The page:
Advisory firms are pitching their services to small financial institutions seeking to manage interest rate risk on their balance sheets.
Amid the recent bank turmoil, more clients are hedging their portfolios against duration, in part because the cost of duration hedging has come down, advisers said in interviews. Hedging against duration is a strategy to reduce a portfolio's interest rate risk, as the longer a bond's duration is, the more sensitive it is to rate changes. Other steps to consider are pledging collateral to federal agencies to generate liquidity and building bond portfolios with laddered maturities, the advisers added.
Yet while lending institutions of all sizes face similar challenges, small banks often lack the tools to navigate the uncertain environment as well as bigger competitors, Derivative Path Inc. Head of Balance Sheet Strategy Isaac Wheeler said in an interview.
"I think community banks kind of drew the short straw," Wheeler said. "Even for our clients that do a good job of managing interest rate risk and have active hedging programs, they're not always as active as maybe a really large institution would be, just because they don't have the internal resources or the bandwidth to manage the hedging programs."
Minimizing rate risk
Banks should aim to build a laddered portfolio, composed of fixed-income securities with different maturity dates, Charles McQueen, president and CEO of McQueen Financial Advisors II Inc. said. The advisory firm launched new outsourced chief investment officer management services at the end of March to help clients manage their investment portfolios, providing guidance on governance, investment, spending, board education, setting long-term targets and portfolio review.
While a laddered portfolio might sacrifice some yield, it will be safer in the long run, McQueen said. Financial institutions that opt to sell securities should get multiple bids from brokerage firms of varying specialties and disciplines first. The problem, he added, is that many financial institutions are not well-versed in the sales process.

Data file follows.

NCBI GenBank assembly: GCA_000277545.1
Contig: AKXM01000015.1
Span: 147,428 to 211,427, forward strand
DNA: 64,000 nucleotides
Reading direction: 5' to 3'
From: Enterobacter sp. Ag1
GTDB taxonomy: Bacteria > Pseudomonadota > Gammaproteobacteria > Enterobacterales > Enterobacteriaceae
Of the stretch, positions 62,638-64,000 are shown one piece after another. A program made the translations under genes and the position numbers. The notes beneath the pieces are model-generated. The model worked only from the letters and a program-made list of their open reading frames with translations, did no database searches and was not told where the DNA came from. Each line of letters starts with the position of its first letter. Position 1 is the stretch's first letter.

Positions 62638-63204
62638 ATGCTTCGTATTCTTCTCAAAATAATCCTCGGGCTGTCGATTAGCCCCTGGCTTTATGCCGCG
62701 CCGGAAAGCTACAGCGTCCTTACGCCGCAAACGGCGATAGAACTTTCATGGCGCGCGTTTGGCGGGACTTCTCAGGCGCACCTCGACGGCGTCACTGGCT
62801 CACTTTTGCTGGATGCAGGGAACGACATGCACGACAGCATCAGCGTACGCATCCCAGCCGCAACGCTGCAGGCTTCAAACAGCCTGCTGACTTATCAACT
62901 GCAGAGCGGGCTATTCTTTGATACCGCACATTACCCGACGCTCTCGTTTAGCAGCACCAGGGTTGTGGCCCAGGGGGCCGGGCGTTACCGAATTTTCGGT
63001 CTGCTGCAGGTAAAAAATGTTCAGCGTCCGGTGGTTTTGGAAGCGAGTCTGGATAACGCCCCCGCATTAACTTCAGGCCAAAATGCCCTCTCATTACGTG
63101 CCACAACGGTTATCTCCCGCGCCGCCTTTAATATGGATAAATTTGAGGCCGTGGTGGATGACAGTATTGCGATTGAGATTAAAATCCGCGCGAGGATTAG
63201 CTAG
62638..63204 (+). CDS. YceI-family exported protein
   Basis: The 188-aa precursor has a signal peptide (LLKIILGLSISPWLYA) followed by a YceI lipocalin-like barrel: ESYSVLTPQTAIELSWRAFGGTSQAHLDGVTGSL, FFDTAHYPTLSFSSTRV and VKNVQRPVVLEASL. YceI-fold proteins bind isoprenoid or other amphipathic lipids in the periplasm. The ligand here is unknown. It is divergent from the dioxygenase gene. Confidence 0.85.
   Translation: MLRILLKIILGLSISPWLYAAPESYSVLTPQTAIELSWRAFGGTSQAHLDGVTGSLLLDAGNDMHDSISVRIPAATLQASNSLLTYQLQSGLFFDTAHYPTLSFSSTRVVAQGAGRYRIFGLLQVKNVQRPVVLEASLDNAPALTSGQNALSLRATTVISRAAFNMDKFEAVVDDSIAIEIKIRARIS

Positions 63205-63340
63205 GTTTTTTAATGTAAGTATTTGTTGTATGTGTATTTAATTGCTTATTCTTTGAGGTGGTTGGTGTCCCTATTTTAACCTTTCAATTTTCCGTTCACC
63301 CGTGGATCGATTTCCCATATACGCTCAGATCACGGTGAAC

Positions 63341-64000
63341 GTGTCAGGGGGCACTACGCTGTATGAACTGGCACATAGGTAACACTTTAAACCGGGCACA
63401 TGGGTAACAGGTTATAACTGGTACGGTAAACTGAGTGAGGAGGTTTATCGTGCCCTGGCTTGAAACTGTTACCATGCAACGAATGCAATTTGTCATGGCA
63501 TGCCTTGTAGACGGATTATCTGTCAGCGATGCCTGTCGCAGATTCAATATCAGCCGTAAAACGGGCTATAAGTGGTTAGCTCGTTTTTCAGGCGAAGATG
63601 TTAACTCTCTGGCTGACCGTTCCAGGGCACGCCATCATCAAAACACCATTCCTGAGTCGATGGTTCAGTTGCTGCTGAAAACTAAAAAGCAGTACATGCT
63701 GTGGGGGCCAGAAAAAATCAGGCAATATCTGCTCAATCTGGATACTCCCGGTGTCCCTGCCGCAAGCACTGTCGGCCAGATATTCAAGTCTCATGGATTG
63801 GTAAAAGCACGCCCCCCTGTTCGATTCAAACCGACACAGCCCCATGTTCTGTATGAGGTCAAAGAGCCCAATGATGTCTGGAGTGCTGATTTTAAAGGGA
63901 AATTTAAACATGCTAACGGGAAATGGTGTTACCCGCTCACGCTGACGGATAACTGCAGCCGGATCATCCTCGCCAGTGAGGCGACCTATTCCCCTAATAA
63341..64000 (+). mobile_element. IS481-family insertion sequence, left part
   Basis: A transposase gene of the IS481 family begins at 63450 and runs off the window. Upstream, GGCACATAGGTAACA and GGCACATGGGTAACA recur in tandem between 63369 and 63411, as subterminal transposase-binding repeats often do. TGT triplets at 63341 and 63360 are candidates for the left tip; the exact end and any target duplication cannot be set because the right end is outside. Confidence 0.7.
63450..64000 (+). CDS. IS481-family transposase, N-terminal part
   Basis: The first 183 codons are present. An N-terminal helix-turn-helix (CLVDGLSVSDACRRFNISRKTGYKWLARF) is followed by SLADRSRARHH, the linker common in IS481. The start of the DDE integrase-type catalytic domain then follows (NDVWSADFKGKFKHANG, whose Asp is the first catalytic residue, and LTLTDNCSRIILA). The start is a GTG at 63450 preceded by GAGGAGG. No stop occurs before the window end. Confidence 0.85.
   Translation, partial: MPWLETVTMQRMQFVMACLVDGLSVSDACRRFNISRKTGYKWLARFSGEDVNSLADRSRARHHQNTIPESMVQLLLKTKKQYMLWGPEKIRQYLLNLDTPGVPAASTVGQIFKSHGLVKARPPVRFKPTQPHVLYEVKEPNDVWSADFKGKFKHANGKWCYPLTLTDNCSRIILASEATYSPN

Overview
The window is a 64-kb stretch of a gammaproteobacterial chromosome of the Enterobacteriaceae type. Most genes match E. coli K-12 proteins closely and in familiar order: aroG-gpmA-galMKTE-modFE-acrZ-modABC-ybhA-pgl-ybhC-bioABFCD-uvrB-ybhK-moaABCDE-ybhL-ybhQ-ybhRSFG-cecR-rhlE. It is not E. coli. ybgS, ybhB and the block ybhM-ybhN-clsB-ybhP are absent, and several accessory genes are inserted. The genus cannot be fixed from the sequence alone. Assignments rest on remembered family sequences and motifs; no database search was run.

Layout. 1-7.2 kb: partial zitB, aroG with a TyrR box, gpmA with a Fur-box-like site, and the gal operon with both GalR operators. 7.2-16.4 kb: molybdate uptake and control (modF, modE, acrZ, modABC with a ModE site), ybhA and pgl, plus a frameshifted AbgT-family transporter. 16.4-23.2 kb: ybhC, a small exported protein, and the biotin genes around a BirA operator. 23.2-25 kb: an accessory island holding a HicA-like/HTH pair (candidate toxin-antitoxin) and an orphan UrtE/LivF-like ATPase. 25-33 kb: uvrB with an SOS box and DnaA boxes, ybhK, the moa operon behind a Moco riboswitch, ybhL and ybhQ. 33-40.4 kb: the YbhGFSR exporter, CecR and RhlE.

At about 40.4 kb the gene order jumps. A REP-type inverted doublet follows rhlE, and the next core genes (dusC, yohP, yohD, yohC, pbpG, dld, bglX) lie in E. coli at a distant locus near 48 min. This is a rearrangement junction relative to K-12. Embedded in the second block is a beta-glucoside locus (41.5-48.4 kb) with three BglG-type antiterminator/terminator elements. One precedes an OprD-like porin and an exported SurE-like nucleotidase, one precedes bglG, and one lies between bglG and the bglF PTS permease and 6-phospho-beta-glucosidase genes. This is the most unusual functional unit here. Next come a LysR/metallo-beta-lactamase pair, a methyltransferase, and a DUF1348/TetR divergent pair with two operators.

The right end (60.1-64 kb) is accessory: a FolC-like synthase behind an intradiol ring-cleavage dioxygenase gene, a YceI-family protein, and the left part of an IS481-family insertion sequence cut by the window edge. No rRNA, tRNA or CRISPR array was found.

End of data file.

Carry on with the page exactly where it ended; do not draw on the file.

"They're just going to one broker who might not even specialize in the type of product they're trying to sell and they're getting terrible bids," McQueen said.
After Silicon Valley Bank's demise, banks are as hesitant as ever to make significant investments in bonds. Silicon Valley had high levels of uninsured deposits and deployed many of the funds into the bond market when interest rates were low. The value of the bonds the bank purchased came under pressure after interest rates rose significantly. The underwater portfolio reduced the bank's access to liquidity when deposit outflows accelerated, and concerns about Silicon Valley's ability to meet customer demands for cash culminated in a run and the second-largest bank failure in US history.
Counterintuitive as it may seem, banks should buy longer-duration bonds while rates are up, Artisan Advisors LLC founder and managing partner Jeff Voss said in an interview. Banks that lock in asset yields on the funding cost side as Fed rate hikes continue can position themselves to take advantage when rates come back down, Voss said.
Additionally, banks can create liquidity sources in their bond portfolio by pledging collateral value to institutions like the Federal Home Loan Bank or the Federal Reserve, Voss said.
"If nothing else," he added, "they've got that set aside in a time of need."
Banks can also use derivatives to synthetically shorten the duration of fixed-rate assets such as municipal bonds or mortgage-backed securities, providing a benefit if interest rates rise, Chatham Financial Corp. managing director Todd Cuppia said in an interview.
"The bank could use a pay-fixed interest rate swap to hedge the market value sensitivity of fixed-rate assets," Cuppia said. "As interest rates rise, the fixed-rate bonds will decline in value, while the pay-fixed swap increases in value."
Beyond bond portfolio risks, another concern for banks might be the falling value of long-duration, fixed-rate lending portfolios, both Voss and Wheeler said.
"I guarantee you if they're doing fixed-rate lending, the value of those portfolios is falling considerably," Voss said.
Perception risks can also crop up in moments of crisis in the broader industry, Darling Consulting Group Inc. President and CEO Matt Pieniazek said in an interview. Banks must clearly communicate why unrealized losses and security sales are not a sign of weakness, he added.
"Given what I call the March Madness in banking that took place last month, you'd better have a good story," Pieniazek said.